Own Your Encore

My Encore Excursions


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Sunlit Foliage

Diablo Lake

When out on a trail a quick photo and a sketch are a great way to capture the scene and create a lasting memory. While the trail sketch allows the scene to be edited and put in perspective, final color tends to be a studio practice.

In a recent class with Molly Hashimoto she shared some watercolor techniques with yellow to enhance sunlit foliage.

  • Use a non granulating bright yellow such as Azo Yellow or a Hansa Yellow
  • Keep the color pure for the sunlit areas and the paper white under the color

Azo Yellow

Azo Yellow [top] shown with other tube yellows

“One can speak poetry just by arranging colors well”

Vincent van Gogh


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Ink part two

Dipping into the history of ink has been somewhat disappointing in that there is not much history about the ‘color’ of writing ink. How did black, blue and red ink come to dominate the ink for handwriting today?

The Egyptian and Chinese cultures invented ink simultaneously using charcoal or soot and animal fat hence black ink was used for the early written word. There are plenty of perfunctory stories about carbon ink [from soot], iron gaul / oak gall ink [which starts as a bluish-black and fades to dull brownish black] and the evolution of printing ink [mostly an oily black varnish-like ink that would not smudge]. Ink used for writing has two main components – Colorants & Carrier/Binders. Pigment and dye have both been used as colorants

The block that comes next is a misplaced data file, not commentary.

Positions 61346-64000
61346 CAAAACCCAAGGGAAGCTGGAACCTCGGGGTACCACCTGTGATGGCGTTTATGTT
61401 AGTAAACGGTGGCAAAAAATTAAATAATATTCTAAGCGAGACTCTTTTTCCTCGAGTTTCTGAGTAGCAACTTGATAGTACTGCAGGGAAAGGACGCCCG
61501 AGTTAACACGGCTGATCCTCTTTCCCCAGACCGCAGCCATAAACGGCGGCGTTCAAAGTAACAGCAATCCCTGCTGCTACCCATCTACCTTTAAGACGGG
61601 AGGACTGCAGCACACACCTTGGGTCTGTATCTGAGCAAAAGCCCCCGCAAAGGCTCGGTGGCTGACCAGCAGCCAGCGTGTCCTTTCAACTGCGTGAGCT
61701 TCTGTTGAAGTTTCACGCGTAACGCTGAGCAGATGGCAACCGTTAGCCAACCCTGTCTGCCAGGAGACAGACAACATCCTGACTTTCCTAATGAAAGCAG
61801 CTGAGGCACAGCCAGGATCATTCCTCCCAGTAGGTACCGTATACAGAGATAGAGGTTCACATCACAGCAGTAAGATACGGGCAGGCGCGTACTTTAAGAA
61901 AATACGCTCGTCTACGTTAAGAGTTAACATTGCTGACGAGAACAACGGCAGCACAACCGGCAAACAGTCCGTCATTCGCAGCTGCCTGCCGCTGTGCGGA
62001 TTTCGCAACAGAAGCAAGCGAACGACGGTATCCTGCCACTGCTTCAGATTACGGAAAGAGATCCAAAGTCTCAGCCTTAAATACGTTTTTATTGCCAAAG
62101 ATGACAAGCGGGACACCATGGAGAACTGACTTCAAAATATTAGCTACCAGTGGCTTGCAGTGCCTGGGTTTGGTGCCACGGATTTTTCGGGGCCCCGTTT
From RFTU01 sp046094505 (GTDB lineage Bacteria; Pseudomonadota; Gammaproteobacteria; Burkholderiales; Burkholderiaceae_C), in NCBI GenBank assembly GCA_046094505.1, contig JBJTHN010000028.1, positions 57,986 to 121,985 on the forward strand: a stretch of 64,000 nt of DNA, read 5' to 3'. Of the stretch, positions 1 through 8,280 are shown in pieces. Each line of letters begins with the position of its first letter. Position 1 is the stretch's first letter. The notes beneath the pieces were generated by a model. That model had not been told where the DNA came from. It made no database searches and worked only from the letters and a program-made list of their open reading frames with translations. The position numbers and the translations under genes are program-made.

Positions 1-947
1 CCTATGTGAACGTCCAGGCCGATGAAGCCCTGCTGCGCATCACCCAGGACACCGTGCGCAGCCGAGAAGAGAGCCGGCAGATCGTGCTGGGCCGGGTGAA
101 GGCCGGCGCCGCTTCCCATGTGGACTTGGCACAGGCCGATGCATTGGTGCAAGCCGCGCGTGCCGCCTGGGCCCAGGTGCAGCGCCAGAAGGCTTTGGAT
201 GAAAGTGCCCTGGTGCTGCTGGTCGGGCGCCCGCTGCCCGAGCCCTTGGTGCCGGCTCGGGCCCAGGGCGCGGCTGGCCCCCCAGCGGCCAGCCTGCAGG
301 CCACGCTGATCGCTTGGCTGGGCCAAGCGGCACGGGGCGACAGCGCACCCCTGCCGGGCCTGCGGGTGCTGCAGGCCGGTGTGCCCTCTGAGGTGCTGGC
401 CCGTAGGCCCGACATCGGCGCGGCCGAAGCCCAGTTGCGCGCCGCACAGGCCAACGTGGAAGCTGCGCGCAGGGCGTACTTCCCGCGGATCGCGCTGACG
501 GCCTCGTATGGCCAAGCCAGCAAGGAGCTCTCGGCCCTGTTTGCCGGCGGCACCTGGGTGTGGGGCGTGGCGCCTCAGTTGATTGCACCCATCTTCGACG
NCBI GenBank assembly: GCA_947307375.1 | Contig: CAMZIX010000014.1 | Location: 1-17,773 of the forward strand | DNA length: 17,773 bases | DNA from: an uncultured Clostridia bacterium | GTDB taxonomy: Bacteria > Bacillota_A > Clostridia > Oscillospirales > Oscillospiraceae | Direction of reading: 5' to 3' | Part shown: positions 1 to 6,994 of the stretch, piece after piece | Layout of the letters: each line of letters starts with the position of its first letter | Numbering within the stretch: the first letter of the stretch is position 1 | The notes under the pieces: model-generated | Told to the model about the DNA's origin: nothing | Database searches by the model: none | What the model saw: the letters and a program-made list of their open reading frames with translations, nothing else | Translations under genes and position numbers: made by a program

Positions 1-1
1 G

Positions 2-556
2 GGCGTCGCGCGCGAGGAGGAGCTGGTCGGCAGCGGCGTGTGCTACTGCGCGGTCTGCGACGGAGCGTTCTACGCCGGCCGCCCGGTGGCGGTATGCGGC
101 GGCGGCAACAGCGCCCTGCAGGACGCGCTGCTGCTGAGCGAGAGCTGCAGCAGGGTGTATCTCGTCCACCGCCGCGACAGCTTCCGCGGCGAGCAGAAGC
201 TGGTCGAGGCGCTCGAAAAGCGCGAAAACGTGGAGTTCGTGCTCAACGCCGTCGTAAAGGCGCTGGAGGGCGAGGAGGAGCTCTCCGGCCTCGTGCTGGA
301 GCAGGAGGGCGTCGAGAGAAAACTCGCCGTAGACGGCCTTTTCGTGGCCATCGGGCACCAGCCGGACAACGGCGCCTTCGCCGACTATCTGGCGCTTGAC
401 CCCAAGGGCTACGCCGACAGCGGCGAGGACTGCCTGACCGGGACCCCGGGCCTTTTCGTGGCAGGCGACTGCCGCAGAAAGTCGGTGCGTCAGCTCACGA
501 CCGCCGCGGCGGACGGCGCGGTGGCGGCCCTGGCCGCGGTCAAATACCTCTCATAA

I did find reference of Scribes represented with multiple inkpots in the Middle Ages, suggesting several colors at their disposal when copying texts.

The three colors found most frequently where black from oak galls, red from red lead and crushed lapis lazuli creating a valuable and rich shade of blue. These are also the three colors we see today in pen choices.

So that’s the story, or all I can find. We have primarily Black, Blue and Red writing ink … ‘because we’ve always done it that way’ … since the Middle Ages!

POSTSCRIPT: There is an ink color & smell you are bound to remember if you attended grade school in 1950s – 1970s… that of the mimeograph or ditto machine

Ditto page

I remember the mimeograph it was the ‘copy machine’ of my grade school years. The ink ended up looking like a faded blue or purple AND the printed page had that intoxicating fragrance! That unforgettable fragrance imprint came from the duplicator fluid which had methanol and isopropanol in it! I can still smell the ink on the warm pages…..


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Ink [ part one ]

After 50 weeks of posting about color, I continue to be curious about color in the arts and will continue to explore for another year here. This week it’s ink part one! The curiosity about ink color started when I was setting up some tools for trying modern calligraphy and asked myself ‘how is ink color different from watercolor ‘. More on that another week because this week I learned a new way to use ballpoint pen ink!